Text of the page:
Arizona Felony Sentencing Guidelines Updated for 2022
Arizona Felony Sentencing Guidelines
Arizona follows a statutorily created mandatory sentencing scheme for those charged with a felony offense. What this means is that in determining what an appropriate sentence is, a Court is required to sentence within a given range created by the legislature.
The felony sentencing charts, below, are helpful in that they show what potential penalties a person is facing. Keep in mind that determining where a person falls under the guidelines requires analysis by an experienced criminal defense attorney, like those at Gurion Legal.
If you find yourself charged with a felony and want to know exactly what you are looking at, obtain professional advice and contact us at 480-800-0020.
Classification of an Arizona Felony
In order to determine what range a judge will be bound by, a Court must determine what class of felony a particular offense is. Arizona classifies felonies from 1 to 6, with 1 being the most serious and 6 the least.
Class 1 felonies have a sentencing scheme apart from other offenses, discussed further below. “Regular” felonies are controlled by Arizona Revised Statutes (“ARS”) 13-702 and 703. Offenses that are “dangerous” are covered by ARS 13-704, and those that are “dangerous crimes against children” are covered by ARS 13-705.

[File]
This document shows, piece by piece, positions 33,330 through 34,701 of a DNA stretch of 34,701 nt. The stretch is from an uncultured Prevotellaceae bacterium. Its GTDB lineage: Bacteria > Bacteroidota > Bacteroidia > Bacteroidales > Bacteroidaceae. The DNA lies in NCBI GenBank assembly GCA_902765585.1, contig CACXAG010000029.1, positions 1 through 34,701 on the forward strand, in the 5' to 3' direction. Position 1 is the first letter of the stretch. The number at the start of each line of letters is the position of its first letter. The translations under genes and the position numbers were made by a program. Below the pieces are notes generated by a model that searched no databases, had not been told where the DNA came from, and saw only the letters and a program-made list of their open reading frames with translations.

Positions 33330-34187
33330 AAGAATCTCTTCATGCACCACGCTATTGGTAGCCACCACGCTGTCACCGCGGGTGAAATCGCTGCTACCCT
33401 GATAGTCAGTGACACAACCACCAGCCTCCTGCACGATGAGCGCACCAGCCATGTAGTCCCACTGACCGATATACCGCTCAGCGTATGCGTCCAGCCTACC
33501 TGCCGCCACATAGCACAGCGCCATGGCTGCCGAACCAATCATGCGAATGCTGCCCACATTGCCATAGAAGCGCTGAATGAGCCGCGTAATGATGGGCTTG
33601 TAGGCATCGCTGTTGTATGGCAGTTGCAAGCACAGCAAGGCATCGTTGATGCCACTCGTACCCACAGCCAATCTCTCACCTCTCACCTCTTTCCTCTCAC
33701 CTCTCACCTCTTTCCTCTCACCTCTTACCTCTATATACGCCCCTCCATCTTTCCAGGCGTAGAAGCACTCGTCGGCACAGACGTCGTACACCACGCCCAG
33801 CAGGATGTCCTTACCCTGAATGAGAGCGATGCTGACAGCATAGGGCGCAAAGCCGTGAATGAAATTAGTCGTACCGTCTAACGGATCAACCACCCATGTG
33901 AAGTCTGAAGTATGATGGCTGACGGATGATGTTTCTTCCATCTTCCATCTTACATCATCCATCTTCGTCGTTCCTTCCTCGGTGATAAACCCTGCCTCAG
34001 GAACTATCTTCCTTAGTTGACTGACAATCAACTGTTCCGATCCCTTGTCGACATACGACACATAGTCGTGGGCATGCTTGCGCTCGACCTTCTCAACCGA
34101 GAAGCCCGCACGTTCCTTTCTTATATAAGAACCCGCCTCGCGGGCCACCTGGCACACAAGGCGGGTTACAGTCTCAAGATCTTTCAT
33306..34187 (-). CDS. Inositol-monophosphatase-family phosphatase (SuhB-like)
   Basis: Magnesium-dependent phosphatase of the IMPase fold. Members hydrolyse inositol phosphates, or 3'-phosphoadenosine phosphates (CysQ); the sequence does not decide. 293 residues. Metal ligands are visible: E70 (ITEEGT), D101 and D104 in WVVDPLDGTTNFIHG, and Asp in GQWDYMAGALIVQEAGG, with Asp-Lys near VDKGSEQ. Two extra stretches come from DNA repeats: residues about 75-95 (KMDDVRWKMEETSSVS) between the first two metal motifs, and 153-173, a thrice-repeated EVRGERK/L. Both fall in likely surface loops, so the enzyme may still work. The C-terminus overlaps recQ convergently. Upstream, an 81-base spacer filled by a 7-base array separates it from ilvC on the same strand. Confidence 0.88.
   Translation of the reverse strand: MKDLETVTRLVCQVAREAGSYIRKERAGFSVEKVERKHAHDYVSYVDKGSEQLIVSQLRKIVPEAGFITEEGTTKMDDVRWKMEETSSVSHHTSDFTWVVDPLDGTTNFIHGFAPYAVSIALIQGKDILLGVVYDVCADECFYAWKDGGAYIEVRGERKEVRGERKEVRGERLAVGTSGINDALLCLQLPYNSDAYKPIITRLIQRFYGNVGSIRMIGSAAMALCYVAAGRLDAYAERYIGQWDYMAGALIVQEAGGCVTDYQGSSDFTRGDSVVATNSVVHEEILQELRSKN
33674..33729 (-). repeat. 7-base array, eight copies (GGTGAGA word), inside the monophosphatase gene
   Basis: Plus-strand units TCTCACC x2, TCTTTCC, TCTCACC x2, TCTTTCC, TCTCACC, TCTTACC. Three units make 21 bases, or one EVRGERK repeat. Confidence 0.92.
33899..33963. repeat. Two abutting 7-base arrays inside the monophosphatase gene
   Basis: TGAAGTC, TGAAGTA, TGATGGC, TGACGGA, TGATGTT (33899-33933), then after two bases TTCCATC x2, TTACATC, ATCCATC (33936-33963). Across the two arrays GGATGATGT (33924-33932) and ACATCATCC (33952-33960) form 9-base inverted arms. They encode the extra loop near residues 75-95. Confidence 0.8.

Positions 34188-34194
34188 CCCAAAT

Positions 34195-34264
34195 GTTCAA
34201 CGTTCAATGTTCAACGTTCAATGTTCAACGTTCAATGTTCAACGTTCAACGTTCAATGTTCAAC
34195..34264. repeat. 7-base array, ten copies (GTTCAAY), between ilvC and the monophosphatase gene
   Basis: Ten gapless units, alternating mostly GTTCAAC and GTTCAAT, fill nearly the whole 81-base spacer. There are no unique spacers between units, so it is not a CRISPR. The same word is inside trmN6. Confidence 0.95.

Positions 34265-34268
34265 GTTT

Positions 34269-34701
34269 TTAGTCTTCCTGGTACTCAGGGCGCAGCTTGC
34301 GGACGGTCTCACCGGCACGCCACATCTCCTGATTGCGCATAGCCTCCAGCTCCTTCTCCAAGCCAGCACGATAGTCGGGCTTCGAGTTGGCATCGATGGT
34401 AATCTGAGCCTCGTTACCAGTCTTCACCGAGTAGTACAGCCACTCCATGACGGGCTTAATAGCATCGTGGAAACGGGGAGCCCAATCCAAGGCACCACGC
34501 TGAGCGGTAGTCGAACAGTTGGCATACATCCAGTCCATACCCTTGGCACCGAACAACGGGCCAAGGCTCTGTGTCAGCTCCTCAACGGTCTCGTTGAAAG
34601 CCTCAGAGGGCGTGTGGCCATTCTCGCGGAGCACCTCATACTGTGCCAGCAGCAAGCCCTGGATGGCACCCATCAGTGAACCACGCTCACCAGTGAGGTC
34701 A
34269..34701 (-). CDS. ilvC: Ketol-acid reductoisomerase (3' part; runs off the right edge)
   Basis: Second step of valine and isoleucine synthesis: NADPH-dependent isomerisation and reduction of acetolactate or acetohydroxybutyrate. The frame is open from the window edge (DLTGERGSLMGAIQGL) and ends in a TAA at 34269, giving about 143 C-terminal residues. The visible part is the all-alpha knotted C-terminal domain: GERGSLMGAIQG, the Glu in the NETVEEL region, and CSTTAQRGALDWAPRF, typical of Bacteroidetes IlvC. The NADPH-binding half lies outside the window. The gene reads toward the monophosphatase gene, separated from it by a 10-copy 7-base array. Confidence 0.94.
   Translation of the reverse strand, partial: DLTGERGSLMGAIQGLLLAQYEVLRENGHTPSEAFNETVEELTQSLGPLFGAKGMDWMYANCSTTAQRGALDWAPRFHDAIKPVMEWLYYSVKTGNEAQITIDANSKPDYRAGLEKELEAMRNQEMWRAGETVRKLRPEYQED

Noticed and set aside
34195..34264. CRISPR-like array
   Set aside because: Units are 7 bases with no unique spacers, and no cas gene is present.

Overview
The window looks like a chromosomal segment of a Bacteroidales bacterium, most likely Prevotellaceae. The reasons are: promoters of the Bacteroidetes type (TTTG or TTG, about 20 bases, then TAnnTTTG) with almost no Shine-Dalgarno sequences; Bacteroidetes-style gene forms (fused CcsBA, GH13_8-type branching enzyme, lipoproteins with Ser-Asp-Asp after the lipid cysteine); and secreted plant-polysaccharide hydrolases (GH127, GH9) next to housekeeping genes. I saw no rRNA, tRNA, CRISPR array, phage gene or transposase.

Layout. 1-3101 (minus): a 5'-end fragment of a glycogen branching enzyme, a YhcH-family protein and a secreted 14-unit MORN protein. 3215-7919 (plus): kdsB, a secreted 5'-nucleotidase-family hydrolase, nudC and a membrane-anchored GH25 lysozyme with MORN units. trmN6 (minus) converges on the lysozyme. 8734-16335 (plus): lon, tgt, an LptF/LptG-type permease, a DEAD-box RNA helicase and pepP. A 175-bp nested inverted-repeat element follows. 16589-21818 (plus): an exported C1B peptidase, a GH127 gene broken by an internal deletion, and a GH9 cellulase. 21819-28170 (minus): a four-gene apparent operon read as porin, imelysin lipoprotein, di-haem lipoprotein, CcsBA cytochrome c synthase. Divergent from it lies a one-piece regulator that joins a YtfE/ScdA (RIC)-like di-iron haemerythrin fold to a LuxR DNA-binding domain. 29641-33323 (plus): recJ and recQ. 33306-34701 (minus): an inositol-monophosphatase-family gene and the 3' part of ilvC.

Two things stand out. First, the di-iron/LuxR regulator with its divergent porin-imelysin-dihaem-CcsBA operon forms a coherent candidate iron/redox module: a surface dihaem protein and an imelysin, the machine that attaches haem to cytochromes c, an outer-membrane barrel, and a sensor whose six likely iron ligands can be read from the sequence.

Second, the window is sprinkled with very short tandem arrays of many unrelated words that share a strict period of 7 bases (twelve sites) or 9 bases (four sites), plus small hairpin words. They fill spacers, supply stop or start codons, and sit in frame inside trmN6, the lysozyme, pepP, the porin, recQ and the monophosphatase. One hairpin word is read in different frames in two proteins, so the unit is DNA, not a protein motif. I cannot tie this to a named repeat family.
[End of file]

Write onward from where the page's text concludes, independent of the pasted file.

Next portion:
Class 1 Felonies
There are two Class 1 Felonies: first-degree murder and second-degree murder. First-Degree Murder carries possible sentences of life in prison or the death penalty. The sentence for First-Degree Murder is controlled by ARS 13-751 and 13-752. Second-Degree Murder carries a possible punishment of 10 to 26 flat years in prison.
A “flat” sentence means that you serve every day of the sentence, and it cannot be shortened. The sentence for Second-Degree Murder is governed by ARS 13-710.
Regular felonies, those that are non-dangerous and range from Class 2 to 6 are further categorized into four separate categories. The first category is the “first offense” category, and is special because with a few exceptions, these offenses are eligible for probation.
The potential sentencing ranges are listed in this chart:
The “Presumptive” sentence is where the Court is presumed to start. In order to sentence above the presumptive sentence, a Court must find the presence of at least one aggravating factors. Aggravating factors are listed out in ARS 13-701(D). To sentence below the presumptive sentence, a Court must find the presence of at least one mitigating factor.
Mitigating factors are listed out in ARS 13-701(E). Your attorney can help you present mitigating factors to try and outweigh any aggravating factors offered by the State at the time of sentencing.
An experienced criminal defense attorney will be able to collect the information and argue effectively on your behalf.
If you have prior felony convictions, then your situation may be more serious. A lot depends on whether your prior felony conviction is a “historical prior felony conviction.” Historical prior felony convictions, defined in ARS 13-105, are class 2-3 felonies committed in the last 10 years; class 4-6 felonies committed in the last 5 years; drug offenses requiring mandatory imprisonment; dangerous offenses; aggravating driving under the influence; illegal control of a criminal enterprise; and any dangerous crime against children.